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Cheryl Wetzstein

Cheryl Wetzstein

Cheryl Wetzstein, a Washington Times staff member since 1985, is manager of special sections in The Washington Times' Advertising and Marketing Department.

Previously, she spent 30 years as a Washington Times news reporter, covering national domestic policy, in addition to being a features writer, environmental and consumer affairs reporter, and assistant business editor.

Beginning in 1994, Mrs. Wetzstein worked exclusively on welfare and family issues such as child support enforcement, abstinence and sex education, child welfare, sexually transmitted diseases, marriage, divorce, cohabiting and gay marriage.

She has won several newspaper awards, including 1977 Cub Reporter of the Year and 1983 Heart of New York award, both from the New York Press Club.

Articles by Cheryl Wetzstein

** FILE ** Paul D. Clement served four years in President George W. Bush's administration as solicitor general. (AP Photo/U.S. Department of Justice)

Lawyer quits firm in clash over marriage case

The constitutional battle over federal marriage laws took another twist Monday when one of the country's best-known lawyers resigned as partner after his firm's managers announced they were dropping the politically charged case. Published April 25, 2011

Janet Jenkins, of Fair Haven, Vt., shows a photo of her daughter, Isabella, who just turned 9. She has been involved in a same-sex custody battle with Ms. Miller for more than seven years in a case that has implications for parental rights and state laws on civil unions. (Associated Press)

Minister to testify in same-sex parent case

A Christian ministry leader is expected to testify Monday in a federal court in Vermont about the parental kidnapping of a little girl who was born to two women who were once in a Vermont civil union. Published April 24, 2011

Drive grows for states to recognize 'personhood'

Mississippi voters are likely to be the first in the nation to add to their state constitution "personhood" language that declares unborn children to be persons, effectively outlawing abortion and setting up a potential Supreme Court showdown — if they get a chance to vote on it in November. Published April 21, 2011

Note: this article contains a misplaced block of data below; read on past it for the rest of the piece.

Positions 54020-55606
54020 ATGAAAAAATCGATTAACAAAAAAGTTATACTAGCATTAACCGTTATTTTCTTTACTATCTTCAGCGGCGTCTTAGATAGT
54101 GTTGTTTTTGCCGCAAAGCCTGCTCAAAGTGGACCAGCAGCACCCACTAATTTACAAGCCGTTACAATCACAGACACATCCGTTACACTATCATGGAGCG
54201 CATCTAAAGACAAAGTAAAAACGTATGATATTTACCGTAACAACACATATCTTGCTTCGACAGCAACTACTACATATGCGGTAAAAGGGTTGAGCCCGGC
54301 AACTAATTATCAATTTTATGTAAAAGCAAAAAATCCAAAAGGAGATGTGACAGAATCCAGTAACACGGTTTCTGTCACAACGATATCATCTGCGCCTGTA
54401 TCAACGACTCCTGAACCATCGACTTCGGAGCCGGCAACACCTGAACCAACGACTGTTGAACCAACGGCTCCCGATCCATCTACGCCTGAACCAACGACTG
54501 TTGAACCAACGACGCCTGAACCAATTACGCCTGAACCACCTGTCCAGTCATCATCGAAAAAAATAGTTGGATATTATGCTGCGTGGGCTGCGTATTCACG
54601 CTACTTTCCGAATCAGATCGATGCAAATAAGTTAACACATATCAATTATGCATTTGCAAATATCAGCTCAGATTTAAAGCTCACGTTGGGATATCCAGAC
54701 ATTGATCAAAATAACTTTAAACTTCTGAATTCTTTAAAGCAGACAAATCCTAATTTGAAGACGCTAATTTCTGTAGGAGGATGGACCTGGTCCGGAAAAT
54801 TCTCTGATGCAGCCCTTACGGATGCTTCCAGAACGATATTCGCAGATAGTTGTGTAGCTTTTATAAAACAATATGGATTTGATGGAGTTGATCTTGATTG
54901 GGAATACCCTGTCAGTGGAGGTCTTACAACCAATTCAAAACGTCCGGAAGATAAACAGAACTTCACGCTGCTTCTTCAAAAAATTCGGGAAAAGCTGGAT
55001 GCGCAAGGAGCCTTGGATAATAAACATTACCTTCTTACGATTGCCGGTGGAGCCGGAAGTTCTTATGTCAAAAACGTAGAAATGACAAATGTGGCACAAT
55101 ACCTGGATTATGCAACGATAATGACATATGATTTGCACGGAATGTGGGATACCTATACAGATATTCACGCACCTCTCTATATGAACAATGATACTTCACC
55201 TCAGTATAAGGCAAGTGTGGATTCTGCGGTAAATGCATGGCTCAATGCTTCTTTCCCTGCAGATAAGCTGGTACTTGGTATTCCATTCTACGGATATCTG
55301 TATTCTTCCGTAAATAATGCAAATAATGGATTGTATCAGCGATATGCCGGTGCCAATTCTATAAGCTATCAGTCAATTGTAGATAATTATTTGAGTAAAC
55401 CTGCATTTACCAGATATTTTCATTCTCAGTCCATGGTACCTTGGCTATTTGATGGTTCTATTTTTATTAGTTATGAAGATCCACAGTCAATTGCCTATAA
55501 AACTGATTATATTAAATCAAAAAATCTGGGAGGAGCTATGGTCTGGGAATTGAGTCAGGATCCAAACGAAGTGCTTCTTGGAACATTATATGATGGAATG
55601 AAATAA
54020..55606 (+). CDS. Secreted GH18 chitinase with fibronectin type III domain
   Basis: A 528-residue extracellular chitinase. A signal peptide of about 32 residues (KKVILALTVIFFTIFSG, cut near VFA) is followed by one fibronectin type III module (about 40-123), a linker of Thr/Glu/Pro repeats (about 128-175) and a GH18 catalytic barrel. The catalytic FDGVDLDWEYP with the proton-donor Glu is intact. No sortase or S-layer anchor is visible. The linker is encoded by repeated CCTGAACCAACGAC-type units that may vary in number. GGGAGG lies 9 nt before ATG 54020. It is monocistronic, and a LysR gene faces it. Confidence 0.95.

GOP steps up defense of law on marriage

The Republican leadership in the House stepped up its efforts Monday to defend the federal government's marriage law, which is already under attack or implicated in as many as 10 lawsuits. Published April 18, 2011

Gay adoptive dads lose birth-certificate appeal

A federal appellate court decision in Louisiana this week on a birth-certificate dispute may catapult the issue of gay adoption before the U.S. Supreme Court. Published April 14, 2011

Men's 'apology' video to women touching, 'creepy'

An eight-minute video on YouTube in which "conscious men" apologize to the women of the world is drawing tears and praise — as well as verbal brickbats — from around the world. Published April 10, 2011

Abortion fight looms large in spending debate endgame

Some House Republicans say de-funding the reproductive health care organization Planned Parenthood is so important that it is worth risking a government shutdown, to try to force Democrats hand as the two sides try to reach an agreement on a budget for the remainder of 2011. Published April 8, 2011

Faith groups cheer halt to adoption requirement

Virginia Gov. Robert F. McDonnell's office has confirmed that it is taking steps to block proposed rules that would compel private agencies to place foster children with unmarried couples, including gay couples. Published April 6, 2011

Hearing: Welfare programs a confusing 'labyrinth'

The federal government's patchwork welfare system still contains dozens of programs that are too costly, redundant and hard to use, according to testimony at a congressional hearing Tuesday. Published April 5, 2011

Virginia measure highlights battle over gays' adopting

A "sleeper measure" that would prevent Virginia child-welfare agencies from considering sexual orientation or religion in their placements has drawn hundreds of complaints — and the attention of an outraged Republican state lawmaker. Published April 4, 2011

Polygamy's wrongs traced in testimony

Canada's ban on polygamy should be upheld because it protects women and children, attorneys said Friday in a landmark case to decide whether the ban violates religious freedom. Published April 3, 2011

Republicans out to trim welfare again

Just as they did the last time the party captured the House of Representatives, Republicans are pushing a major overhaul of the nation's welfare system. Published March 23, 2011

Group to include '.xxx' as top-level domain

The red-light district got a green light Friday when the international group that oversees Internet names voted to include ".xxx" as a top-level domain. Published March 18, 2011

Child placement law contested

Children in foster care deserve the best parents possible and thus the state can pick and choose what type of families they should be raised in, attorneys told the Arkansas Supreme Court on Thursday. Published March 17, 2011

The Grim Reaper (Illustration by Greg Groesch/The Washington Times)

Life spans up, death rates down

The Grim Reaper seems to be taking a few more holidays: The U.S. mortality rate has fallen for the 10th year in a row, a new federal report says, as Americans are living longer. Published March 16, 2011